Heavy Haul Corridor bill passes second hurdle, heads to governor to sign

OLYMPIA – The state legislature has passed a bill sponsored by Seventh District Senator Bob Morton (R-Kettle Falls) which he feels will benefit his district’s local economy and reduce the number of trucks on Highway 97.

The measure, Substitute Senate Bill 6857, directs the Washington State Department of Transportation (WSDOT) to designate a seven-mile stretch of State Highway 97 from the Canadian border to Oroville as a heavy haul industrial corridor., SSB 6857 was unanimously approved by both the House and Senate.

Currently, Canadian trucks must off-load on the Canadian side of the border to redistribute the weight to other trucks and then off-load again at Oroville at the rail head. Sen. Morton’s measure would allow trucks to use the corridor with WSDOT special permits for gross truck weights up to 137,000 pounds — about one third more than they can currently haul.

“I am very pleased to see this measure heading to the governor’s desk,” Morton said. “It is an all around winning situation for reducing truck traffic, utilizing our railroad, and helping our local economy.”

The border crossing north of Oroville is the only one in Eastern Washington open 24 hours a day. It is a gateway for the hauling of fruit and lumber. At Oroville, truck loads are put on the Cascade & Columbia River Railroad to go to the Wenatchee area for shipment across the nation. In some cases items coming into Oroville by rail are loaded on to trucks and hauled north into Canada, said Mark Bordwell, general manager of Oroville Reman and Reload, who has indicated his wholehearted support for the bill.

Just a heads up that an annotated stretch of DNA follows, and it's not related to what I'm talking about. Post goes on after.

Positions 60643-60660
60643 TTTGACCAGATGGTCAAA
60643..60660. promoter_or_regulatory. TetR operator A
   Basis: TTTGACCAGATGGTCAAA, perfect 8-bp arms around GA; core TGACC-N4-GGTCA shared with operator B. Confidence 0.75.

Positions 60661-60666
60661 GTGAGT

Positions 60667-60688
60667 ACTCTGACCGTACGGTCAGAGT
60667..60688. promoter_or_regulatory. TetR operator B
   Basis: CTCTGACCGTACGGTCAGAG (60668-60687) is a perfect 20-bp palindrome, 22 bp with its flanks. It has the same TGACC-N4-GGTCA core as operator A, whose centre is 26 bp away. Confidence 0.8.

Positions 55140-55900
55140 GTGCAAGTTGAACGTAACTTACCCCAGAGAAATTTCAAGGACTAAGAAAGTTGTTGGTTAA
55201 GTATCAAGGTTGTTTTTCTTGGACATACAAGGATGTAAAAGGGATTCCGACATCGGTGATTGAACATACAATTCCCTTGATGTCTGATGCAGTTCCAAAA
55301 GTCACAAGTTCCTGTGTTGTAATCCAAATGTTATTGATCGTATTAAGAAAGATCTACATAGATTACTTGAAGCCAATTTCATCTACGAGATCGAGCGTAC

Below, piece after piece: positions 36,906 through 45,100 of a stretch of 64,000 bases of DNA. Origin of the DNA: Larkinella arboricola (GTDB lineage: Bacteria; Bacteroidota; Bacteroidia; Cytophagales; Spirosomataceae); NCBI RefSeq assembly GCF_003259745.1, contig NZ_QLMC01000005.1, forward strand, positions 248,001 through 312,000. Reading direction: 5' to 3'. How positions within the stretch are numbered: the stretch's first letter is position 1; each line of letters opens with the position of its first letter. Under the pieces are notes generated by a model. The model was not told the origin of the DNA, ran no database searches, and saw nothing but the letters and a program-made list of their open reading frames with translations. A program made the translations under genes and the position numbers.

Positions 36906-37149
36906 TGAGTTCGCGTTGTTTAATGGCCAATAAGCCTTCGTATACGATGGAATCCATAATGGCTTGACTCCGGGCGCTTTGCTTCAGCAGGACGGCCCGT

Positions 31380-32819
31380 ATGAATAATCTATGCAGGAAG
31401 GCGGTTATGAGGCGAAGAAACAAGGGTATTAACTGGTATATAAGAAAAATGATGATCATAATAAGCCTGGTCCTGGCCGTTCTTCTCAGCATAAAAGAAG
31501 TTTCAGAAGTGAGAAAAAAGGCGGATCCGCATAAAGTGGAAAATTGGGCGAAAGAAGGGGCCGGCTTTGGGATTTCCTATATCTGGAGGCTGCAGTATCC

The bill now goes to Gov. Christine Gregoire for signing. She has either five or 20 days to sign, depending on how soon it gets to the governor’s desk, according to Chris Branch, Oroville City Planner.

“I can’t see any reason why the governor would veto the bill,” said Branch.

Branch says the opportunities and options the Heavy Haul designation gives the area is what has him most excited. However, what’s most positive is the help it will give in maintaining the “long term viability of the short-line railway,” he said.

“When I was testifying for the bill I kept drumming into the legislators the need to maintain the long term viability of our short-line rail lines and the need for multi-module freight transportation. In Oroville’s case if we lose the railway we lose 50 jobs immediately,” said Branch.

In addition to Oroville Reman and Reload, the Cascade and Columbia Railroad also serves Zosel’s Lumber Company in Oroville and the Weyerhauser Chip Mill south of town. Branch believes the new designation will bring increased business for those Oroville companies that currently use the rail head, as well as the potential to attract new Canadian businesses seeking access to U.S. markets and the less expensive transportation option shipping by rail offers over trucking as the price of diesel fuel continues to rise.